Federal Medical Retirement: The X Factor

In algebraic equations, it is that unknown variable which remains elusive and concealed, and which must be figured out in order to arrive at the conclusion.  We love those teachers who inform us that “credit” will be “given” for work shown, and that it is not so important to come up with the answer as opposed to the methodology manifested in reaching it.

And so we devised a complex network of signs and symbols, hoping that they concealed the ignorance of our unlearned lack of wisdom.  But the fact remains that leaving the factor unexplained and unfulfilled is like turning one’s back upon a helpless puppy abandoned in the middle of a busy freeway; somehow, the hollowness of leaving behind haunts one with a sense of incompleteness, like the puzzle with a missing piece.

These vestiges of psychological appendages, like damaging mollusks on the underbelly of a drifting boat, remain long after the effort to solve the equation is abandoned; for, in life, we think that all variables have an answer, if only we had listened carefully in the classes we skipped or during which we daydreamed and slept.

For Federal employees and U.S. Postal workers who suffer from a medical condition, such that the medical condition begins to seriously impact one’s ability and capacity to fulfill the positional requirements (or “essential elements”) described, the thought of abandonment through resignation or termination leaves that same taste of dismay and fear, like the residue of pine-goo on the palm of one’s hand.

The “other” option — which constitutes the solution of the X-factor — is to file for Federal Disability Retirement benefits through the U.S. Office of Personnel Management, whether the Federal or Postal employee is under FERS, CSRS or CSRS Offset.   While not widely advertised, OPM Disability Retirement is a benefit which is offered when a Federal or Postal employee is no longer able to, because of a medical condition, perform one or more of the essential elements of one’s positional duties within the Federal government or the U.S. Postal Service.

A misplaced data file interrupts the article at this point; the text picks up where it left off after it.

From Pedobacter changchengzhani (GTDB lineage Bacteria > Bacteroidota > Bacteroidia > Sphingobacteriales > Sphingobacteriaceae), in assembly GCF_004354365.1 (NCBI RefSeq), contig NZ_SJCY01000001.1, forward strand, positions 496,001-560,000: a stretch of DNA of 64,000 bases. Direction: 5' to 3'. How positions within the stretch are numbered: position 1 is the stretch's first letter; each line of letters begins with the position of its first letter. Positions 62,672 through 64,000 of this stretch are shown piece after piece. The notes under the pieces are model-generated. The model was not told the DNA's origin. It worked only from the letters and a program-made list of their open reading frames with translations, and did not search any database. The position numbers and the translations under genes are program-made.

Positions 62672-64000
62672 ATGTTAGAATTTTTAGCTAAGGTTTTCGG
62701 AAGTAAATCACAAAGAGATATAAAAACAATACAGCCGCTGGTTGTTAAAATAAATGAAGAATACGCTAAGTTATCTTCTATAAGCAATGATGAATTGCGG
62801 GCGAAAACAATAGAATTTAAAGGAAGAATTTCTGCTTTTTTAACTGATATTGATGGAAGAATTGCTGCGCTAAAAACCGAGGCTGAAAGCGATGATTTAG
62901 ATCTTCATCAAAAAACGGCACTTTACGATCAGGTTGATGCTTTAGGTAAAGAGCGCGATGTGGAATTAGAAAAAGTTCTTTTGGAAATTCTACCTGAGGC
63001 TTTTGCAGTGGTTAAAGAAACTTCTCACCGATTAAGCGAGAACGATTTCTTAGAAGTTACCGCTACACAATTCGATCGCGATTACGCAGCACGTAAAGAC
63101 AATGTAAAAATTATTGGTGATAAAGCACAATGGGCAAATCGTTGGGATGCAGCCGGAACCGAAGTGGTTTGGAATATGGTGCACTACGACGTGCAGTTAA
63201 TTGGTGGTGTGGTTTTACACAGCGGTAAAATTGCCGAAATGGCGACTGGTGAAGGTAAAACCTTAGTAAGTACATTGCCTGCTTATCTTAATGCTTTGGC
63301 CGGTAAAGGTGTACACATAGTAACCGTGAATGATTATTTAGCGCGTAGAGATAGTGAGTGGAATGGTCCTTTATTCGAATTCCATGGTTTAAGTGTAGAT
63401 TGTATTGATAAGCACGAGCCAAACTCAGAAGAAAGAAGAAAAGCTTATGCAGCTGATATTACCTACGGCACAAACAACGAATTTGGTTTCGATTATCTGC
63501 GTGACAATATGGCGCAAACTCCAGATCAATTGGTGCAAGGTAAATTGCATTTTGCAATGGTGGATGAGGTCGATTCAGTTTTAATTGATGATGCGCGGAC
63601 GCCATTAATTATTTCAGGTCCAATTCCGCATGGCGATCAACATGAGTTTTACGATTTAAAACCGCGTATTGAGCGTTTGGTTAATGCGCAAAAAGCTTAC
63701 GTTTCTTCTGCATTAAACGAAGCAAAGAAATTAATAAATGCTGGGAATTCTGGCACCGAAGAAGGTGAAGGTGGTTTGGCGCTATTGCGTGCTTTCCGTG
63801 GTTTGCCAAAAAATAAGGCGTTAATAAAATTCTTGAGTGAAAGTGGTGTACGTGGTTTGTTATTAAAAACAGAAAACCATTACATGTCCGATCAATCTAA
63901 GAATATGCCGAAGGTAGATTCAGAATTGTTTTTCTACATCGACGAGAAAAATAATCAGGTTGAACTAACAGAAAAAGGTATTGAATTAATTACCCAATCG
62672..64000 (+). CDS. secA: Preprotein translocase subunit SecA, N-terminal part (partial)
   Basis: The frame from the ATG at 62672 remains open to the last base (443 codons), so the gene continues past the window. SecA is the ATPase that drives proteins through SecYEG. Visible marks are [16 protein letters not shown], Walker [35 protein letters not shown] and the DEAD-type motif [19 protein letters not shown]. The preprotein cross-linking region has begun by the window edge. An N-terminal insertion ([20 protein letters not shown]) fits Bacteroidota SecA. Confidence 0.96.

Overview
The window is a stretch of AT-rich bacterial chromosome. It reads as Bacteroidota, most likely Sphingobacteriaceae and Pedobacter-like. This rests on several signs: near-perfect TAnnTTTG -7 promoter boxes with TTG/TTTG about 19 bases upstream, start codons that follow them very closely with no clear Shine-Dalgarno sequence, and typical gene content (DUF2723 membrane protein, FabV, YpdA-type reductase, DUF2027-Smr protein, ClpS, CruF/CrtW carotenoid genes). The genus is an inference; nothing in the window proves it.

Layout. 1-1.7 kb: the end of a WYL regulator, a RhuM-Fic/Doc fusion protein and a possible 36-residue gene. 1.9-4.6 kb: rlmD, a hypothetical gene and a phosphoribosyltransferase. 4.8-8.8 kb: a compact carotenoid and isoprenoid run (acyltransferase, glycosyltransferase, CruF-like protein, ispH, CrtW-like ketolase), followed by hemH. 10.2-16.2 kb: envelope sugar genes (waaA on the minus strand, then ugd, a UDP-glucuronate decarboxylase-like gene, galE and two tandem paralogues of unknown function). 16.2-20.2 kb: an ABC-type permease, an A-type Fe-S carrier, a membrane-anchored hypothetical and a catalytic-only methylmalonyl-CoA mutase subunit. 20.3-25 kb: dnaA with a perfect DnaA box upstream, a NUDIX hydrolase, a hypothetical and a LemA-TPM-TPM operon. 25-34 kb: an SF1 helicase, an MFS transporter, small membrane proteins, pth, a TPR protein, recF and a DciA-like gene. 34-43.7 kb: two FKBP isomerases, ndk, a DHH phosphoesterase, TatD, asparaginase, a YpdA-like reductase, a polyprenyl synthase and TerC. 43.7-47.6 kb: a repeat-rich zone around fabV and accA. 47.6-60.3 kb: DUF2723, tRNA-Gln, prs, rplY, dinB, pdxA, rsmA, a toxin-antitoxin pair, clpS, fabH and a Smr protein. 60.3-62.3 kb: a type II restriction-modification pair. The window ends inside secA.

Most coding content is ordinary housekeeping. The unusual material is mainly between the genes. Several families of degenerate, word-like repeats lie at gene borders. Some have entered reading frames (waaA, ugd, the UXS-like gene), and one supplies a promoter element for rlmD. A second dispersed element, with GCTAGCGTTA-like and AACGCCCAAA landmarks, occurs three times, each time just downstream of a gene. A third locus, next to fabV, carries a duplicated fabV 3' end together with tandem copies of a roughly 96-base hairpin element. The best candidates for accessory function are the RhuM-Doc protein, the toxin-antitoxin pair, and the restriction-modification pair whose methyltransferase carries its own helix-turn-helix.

Thus, instead of remaining static in a state of utter frustration, attempting like those childhood years of yore when scratching one’s head, peeking over surreptitiously at the blank paper on the next desk, or looking with wonderment at the ceiling above as if the gods of information will reveal the answer through the illuminating fluorescence of those linear tubes, the Federal or Postal employee has the ultimate solution for the X-factor within grasp:  preparing, formulating and filing for Federal Disability Retirement benefits, whether the Federal or Postal employee is under FERS, CSRS or CSRS Offset.

Sincerely,

Robert R. McGill, Esquire

 

CSRS & FERS Disability Retirement: OPM & the Problem of Templates

The problem with the use of templates is that they are, over time and overusage, predictable; being predictable, they become ineffective.  Now, from the perspective of the Office of Personnel Management, applying a template to a Federal Disability Retirement application under FERS or CSRS, whether predictable or not, is somewhat irrelevant, to the extent that a denial is still a denial, and an approval is simply an approval. 

It is only if and when a case is appealed (after an initial denial and a denial at the Second Stage, at the Request for Reconsideration Stage) to the Merit Systems Protection Board, that the template has to be “defended” if the Administrative Judge asks for clarification of the issues by referring to the template-based denial.  Moreover, what is predictable is the combination of medical condition/denial rationale.  For instance:  for Fibromyalgia:  “The condition waxes and wanes”; for Major Depression:  “Not enough time has been allowed for the efficacy of a medication regimen“; for anxiety & panic attacks:  “There is insufficient objective medical evidence”; for Chronic pain:  “Physical therapy has not been sufficiently given a chance to…”   These are some examples of templates used by the Office of Personnel Management, each of which can easily be refutted in any particular case.  The methodology of refutation, obviously, is where a federal disability attorney can be of greatest counsel and representation.

Sincerely, Robert R. McGill, Esquire